• 10% Penalty Imposed on Roth IRA Distribution: There is a 10% penalty imposed if an individual under the age 59 ½ receives a converted amount within 5 years of the Roth IRA conversion. [IRC 408A (d) (3)9f); Treas. Reg. 1.408A-6, Q&A- 5(b) &(c).]
  • Roth Distribution Ordering Rules: While the distribution from an inherited Roth IRA could cause the inheritor or owner to pay income taxes, that risk is mitigated largely by the Roth IRA distribution ordering rules. A distribution from a Roth IRA is deemed to be first made from the tax-free principal amounts, so that the recipient of the distribution will not receive any taxable investment income until all tax-free principal (converted) amounts have been distributed.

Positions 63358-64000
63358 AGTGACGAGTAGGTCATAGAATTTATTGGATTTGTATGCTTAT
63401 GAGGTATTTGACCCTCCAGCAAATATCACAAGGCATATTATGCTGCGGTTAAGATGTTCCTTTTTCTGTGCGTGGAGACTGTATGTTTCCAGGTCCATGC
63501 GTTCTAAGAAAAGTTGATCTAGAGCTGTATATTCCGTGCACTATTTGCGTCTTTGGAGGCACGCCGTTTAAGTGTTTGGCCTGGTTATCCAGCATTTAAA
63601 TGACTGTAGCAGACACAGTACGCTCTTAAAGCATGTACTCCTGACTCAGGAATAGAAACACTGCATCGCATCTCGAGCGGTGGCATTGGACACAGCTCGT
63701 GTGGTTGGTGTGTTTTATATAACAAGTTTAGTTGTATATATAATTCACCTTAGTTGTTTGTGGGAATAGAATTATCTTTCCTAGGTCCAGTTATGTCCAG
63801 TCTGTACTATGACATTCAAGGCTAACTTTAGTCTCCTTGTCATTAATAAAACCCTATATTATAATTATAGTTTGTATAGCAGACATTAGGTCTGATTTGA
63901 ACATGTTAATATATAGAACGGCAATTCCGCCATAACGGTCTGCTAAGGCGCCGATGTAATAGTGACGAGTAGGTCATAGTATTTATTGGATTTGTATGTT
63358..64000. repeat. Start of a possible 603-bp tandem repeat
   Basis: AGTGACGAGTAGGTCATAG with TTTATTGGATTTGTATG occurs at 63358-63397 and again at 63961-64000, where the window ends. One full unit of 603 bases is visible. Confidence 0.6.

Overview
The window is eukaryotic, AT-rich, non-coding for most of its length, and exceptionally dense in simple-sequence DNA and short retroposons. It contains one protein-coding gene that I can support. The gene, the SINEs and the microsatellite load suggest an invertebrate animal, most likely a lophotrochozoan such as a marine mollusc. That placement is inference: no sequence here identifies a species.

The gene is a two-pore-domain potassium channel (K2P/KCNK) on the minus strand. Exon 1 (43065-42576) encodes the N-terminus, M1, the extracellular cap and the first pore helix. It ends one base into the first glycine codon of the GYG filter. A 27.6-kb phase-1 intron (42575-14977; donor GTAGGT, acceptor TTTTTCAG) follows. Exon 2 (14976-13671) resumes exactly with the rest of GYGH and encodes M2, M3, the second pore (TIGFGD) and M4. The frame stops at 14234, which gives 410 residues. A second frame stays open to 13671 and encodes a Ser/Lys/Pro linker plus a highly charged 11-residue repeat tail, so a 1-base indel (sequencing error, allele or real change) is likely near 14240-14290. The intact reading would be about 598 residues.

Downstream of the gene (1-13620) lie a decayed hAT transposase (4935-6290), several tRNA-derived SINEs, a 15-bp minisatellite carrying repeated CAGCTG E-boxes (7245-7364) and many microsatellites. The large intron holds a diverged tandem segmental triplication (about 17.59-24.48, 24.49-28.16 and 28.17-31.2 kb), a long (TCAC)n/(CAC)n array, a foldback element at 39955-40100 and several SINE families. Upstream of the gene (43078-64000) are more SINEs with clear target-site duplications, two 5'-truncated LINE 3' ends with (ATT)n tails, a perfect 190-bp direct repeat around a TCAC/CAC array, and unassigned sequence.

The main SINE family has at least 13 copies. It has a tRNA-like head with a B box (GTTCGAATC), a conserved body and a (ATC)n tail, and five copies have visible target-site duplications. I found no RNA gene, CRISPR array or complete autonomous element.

Conclusion: A Roth IRA makes sense if the IRA owner expects income from retirement plan distributions to be subject to higher tax rates in future years during retirement. If the owner is so wealthy that federal estate taxes will be a concern, then a Roth IRA conversion also may make sense, as the owner’s estate will be reduced by the payment of income taxes on that conversion; stated another way, if a traditional IRA is held until death, estate taxes will have to be paid on the built-in income tax liability associated with a traditional IRA. While there is some relief from that ‘tax on a tax’ by virtue of IRC 691(c), that income tax deduction associated with the federal estate taxes paid on the retirement assets is only available to reduce the inheritor’s income tax liability associated with distributions from the inherited IRA, but that deduction will not help to reduce state income taxes assessed on the inherited IRA. A Roth IRA conversion may also make sense if the market drops in values, as the amount converted to the Roth IRA will be less, perhaps keeping the owner in a lower marginal federal income tax bracket even when the converted amount is added to the owner’s other taxable income. For these reasons, talking to clients about a Roth IRA conversion is timely as we begin to hear about tax increases in the run-up to the 2020 elections.